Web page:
Ferrari 288 GTO

From Ferrari press: In 1984 Ferrari produced a street-legal car that paradoxically and magically combined the most sublime beauty with a very raw level of performance. Developed beside the Testarossa, the car also bore a name writ large in Ferrari history: GTO - Gran Turismo Omologata. The 1962-64 250 GTO is perhaps the most desired of all Ferraris, and amongst the rarest. It was a notably successful racing car, homologated for GT sports car racing in the golden era.

The 1984 GTO was a 2.8 liter twin turbocharged V8 with a power output of 400bhp (140bhp / liter) enough to reach 60mph in 5s or less, and with a conservatively rated top speed of 189mph. Like its forebear, the GTO's real home was to be the public roads designated as FISA Group B racing tracks, for which series it was necessary to homologate 200 customer cars. In fact Ferrari built 272 modern GTOs, and because of the demise of the no-holds barred Group B supercar series almost all became road cars. With their blend of serene control and dynamic violence they have been called the most exciting automobiles ever created.

It is worth noting that no GTOs were imported into North America by Ferrari, and prospective buyers should therefore purchase through an authorized Ferrari dealer to ensure the car is correctly Federalized.

The GTO's styling is at first glance an evolution of Pininfarina's twin 1970s mid-engined masterworks: the Berlinetta Boxer and the 308. It was in fact a very different car, sharing not even the respective dimensions of these pure street machines. Most notably it was shorter, with a longer wheelbase, and considerably wider - the traits of a racing car. Visually similar to the 308, the GTO enjoys a subtly cleaner and more aggressive design. It is somehow smoother, its lines more taut and muscular as the bodywork sought to cover the chassis and cabin without excess fuss. Echoing the 250 GTO, the 288 had sectionally semicircular nacelles feeding air to the engine compartment, and angled fender gill-slits and hood louvers for exhausting the air.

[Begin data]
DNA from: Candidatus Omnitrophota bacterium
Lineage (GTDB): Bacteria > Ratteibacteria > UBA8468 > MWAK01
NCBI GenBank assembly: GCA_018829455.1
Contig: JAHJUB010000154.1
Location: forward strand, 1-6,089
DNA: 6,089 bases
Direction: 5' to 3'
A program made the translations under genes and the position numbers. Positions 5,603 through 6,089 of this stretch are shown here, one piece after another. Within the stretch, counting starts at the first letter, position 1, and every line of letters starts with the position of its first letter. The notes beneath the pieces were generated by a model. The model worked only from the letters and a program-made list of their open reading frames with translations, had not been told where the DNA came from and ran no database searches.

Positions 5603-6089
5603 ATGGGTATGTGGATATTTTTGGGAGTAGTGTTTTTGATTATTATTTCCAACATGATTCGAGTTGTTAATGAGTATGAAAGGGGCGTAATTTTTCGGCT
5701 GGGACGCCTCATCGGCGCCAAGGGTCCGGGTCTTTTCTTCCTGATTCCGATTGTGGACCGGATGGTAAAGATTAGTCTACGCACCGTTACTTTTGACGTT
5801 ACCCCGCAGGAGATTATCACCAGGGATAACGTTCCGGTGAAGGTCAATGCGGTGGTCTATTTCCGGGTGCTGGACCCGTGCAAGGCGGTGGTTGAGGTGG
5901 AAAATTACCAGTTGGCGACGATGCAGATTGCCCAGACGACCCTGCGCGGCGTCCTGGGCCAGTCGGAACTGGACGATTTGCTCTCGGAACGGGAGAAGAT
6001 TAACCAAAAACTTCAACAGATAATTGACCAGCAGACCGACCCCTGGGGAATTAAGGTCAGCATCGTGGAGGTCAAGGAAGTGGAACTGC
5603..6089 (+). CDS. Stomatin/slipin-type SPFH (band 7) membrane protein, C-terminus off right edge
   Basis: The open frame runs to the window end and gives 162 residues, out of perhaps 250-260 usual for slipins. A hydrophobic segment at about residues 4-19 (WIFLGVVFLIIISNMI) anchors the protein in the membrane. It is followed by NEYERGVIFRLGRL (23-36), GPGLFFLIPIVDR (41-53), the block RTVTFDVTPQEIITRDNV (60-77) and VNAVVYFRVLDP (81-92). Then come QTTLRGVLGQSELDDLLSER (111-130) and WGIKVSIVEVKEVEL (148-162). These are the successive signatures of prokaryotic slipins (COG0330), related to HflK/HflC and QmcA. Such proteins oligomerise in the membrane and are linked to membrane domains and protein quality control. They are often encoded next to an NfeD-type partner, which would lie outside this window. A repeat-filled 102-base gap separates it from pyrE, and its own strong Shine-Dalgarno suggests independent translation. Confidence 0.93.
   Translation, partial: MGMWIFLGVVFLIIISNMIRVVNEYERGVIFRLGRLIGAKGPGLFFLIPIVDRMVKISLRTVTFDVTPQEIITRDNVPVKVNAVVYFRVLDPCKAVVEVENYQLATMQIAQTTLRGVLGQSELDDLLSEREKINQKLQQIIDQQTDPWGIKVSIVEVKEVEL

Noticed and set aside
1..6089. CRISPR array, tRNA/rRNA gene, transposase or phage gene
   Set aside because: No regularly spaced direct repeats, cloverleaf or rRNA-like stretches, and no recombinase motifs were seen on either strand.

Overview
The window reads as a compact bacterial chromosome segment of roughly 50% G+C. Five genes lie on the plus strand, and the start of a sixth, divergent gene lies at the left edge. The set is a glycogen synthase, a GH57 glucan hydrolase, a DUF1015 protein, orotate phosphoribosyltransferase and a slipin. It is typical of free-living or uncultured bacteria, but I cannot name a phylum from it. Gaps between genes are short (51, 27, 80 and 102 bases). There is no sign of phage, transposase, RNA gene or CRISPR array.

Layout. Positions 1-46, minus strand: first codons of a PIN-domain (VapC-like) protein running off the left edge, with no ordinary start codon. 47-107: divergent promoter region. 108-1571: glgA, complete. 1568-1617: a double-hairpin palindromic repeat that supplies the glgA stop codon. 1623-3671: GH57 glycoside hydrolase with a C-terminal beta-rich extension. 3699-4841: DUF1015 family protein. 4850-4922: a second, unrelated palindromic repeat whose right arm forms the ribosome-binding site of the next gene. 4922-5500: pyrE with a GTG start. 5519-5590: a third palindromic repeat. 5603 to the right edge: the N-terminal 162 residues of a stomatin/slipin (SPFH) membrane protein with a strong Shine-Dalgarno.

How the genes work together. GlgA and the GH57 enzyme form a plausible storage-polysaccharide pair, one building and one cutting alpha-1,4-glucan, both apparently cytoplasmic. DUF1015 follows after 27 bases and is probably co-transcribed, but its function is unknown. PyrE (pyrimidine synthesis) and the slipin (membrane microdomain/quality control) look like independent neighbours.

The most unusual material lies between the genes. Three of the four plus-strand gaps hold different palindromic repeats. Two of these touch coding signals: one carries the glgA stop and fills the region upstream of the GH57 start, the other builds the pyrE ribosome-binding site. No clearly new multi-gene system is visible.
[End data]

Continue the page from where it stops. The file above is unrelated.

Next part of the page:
The GTO, however, had its compact V8 situated longitudinally behind the cabin, and its transaxle was clearly visible to those behind the car. Amongst the most noticeable styling details were the extremely deep front airdam beneath massive auxilliary lights suitable for illuminating a dusty, rainy, or dark race course, high-mounted side mirrors to give the driver a clear view over and around the large wheel blisters, and a highly aggressive kamm tail suggestive of stability at extremely high speed. These visual cues were all accurate to the car's purpose and capability. As interesting was the almost complete lack of brightwork: even the cavallino between the tail lights was black. The GTO required nothing extra to be noticed, although like all racing Ferraris it carried the Scuderia Ferrari enamel badges on its flanks; visual subtlety was a hallmark.

The GTO's aerodynamics were designed to be in street-legal conformity with the homologation regulations. As such, it is a car designed for stability up to its terminal velocity, although it lacks the sophisticated undertray design and aerodynamic refinement of later Ferraris.

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